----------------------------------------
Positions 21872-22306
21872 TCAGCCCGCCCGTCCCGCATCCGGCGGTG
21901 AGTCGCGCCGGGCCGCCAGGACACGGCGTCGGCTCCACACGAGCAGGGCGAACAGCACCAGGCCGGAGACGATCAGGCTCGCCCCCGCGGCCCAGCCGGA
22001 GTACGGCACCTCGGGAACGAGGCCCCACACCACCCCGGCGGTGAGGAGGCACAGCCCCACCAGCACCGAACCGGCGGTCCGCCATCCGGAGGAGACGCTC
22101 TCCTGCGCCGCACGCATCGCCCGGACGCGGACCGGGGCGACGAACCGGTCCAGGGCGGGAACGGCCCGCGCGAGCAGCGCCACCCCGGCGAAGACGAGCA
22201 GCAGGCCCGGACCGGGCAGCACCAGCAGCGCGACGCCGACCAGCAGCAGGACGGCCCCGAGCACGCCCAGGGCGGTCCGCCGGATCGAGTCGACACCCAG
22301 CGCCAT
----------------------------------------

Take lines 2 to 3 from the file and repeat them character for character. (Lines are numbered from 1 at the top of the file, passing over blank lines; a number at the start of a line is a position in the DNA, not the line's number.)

21872 TCAGCCCGCCCGTCCCGCATCCGGCGGTG
21901 AGTCGCGCCGGGCCGCCAGGACACGGCGTCGGCTCCACACGAGCAGGGCGAACAGCACCAGGCCGGAGACGATCAGGCTCGCCCCCGCGGCCCAGCCGGA